One of the purposes of my visit to Naguru today was to meet with the Hospital Director to discuss the possibility of having pharmacy students from Makerere University complete some of their clinical experiential training at his hospital. The curriculum I’m developing will have a “practice lab” component where students learn skills in a classroom setting and then practice them through role play as they identify and solve drug therapy problems that are in the patient case vignettes they are given. A faculty facilitator helps students to identify problems they missed and works with them on skills techniques like patient counseling. The other critical component is “experiential” where the students go to a healthcare facility and are supervised by pharmacy interns and pharmacists, which is called being “precepted” while they interact with real patients and healthcare providers to put their new skills to work helping patients. Mulago Hospital is the traditional site for gaining clinical experience for Makerere students as it is very large and a walkable distance from campus and it will remain the primary site, but it would be nice for students to have the opportunity to see another hospital setting and work with a pharmacist, Vicky, who has had experience in the USA using these skills herself. (At Mulago they will also be able to work with the other pharmacist who came to the USA, Patrick Opio.) Anyway, the Director was wholeheartedly enthusiastic about this opportunity and will welcome the students. The primary barrier will be transportation to Naguru Hospital, which he can’t provide and I am not sure the University will be able to provide this either. Once again, there is a non-medical barrier to implementation of a program that could help improve patient care. In the USA, most pharmacy students have their own cars and in some cities there is low cost public transportation. This is not true of Uganda. At this point, I’m not sure the transportation barrier will be able to be overcome but at least the Naguru Hospital site is a possibility and if we can’t implement this soon, perhaps in the future.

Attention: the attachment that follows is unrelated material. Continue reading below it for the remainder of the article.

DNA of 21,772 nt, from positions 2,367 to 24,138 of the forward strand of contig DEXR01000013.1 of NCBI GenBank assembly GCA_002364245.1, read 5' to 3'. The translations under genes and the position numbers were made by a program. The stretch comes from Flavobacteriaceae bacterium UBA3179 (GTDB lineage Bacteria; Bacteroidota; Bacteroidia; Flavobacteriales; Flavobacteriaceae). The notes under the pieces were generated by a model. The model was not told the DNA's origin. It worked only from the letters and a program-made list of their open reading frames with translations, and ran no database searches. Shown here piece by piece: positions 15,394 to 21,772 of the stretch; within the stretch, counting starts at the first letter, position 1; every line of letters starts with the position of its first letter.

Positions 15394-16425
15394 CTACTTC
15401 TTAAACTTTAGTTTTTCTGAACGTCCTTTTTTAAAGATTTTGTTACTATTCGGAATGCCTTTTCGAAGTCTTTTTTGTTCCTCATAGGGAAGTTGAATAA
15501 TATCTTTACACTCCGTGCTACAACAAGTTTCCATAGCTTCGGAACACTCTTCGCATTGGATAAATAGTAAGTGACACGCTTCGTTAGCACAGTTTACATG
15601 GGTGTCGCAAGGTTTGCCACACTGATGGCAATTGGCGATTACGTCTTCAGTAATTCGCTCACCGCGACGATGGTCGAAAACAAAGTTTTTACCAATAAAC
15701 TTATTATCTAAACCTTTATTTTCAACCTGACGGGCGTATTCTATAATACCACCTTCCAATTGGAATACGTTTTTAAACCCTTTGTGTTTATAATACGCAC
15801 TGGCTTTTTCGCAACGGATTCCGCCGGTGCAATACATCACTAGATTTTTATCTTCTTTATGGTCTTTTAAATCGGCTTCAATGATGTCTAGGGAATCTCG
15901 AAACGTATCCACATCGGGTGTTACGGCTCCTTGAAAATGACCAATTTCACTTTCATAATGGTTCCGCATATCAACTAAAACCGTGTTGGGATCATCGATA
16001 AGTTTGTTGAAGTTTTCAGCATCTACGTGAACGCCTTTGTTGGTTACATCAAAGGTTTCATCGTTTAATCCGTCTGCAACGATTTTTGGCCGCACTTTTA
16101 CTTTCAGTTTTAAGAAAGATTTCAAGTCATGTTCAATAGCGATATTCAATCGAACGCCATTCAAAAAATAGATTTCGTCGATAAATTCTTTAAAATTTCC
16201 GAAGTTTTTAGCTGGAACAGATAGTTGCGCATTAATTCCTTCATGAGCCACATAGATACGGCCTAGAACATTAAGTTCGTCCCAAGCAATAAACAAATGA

*Definitions: If you are from the USA and reading this blog there may be some terms that sound “funny”. The term surgical theater is a British term for the operating room. Back when surgical procedures were started, they were held in an ampitheater where all of the medical students and doctors would sit on raised seating around the table in the center so they could watch and learn. Today there is not normally “visitors viewing” for most surgical areas in the USA or elsewhere. The term medicine or medical stores is also probably unfamiliar to Americans. We would call our storage facility for drugs or medical supplies the “stock area” or a “storage facility” or “medical supplies closet” or simply “Central Supply” for the term for the area of the hospital that stores no medicines but stocks all the supplies like patient gowns, equipment, etc. The government of Uganda’s central drug storage facility from where they dispense to healthcare sites all over the country is called the National Medical Stores (NMS) and the central supply from which private facilities order their drugs and supplies is called the Joint Medical Stores (JMS). A similar facility in the USA would be called a “healthcare supplies wholesaler”, and an example is Cardinal Health. Now another term that is not unfamiliar to Americans but its use above is unfamiliar- stationery. In the USA this term is used in a very specific way to denote the paper you use to write letters or thank you notes. Stationery in the USA is often fancy and has designs on it. Paper that is used in printers is simply called paper. In Uganda this term refers in general to the paper supplies that are needed for printing, taking notes, etc. In the USA, the term we use for this is a larger catchall phrase- “Office supplies”- or simply paper products or paper goods.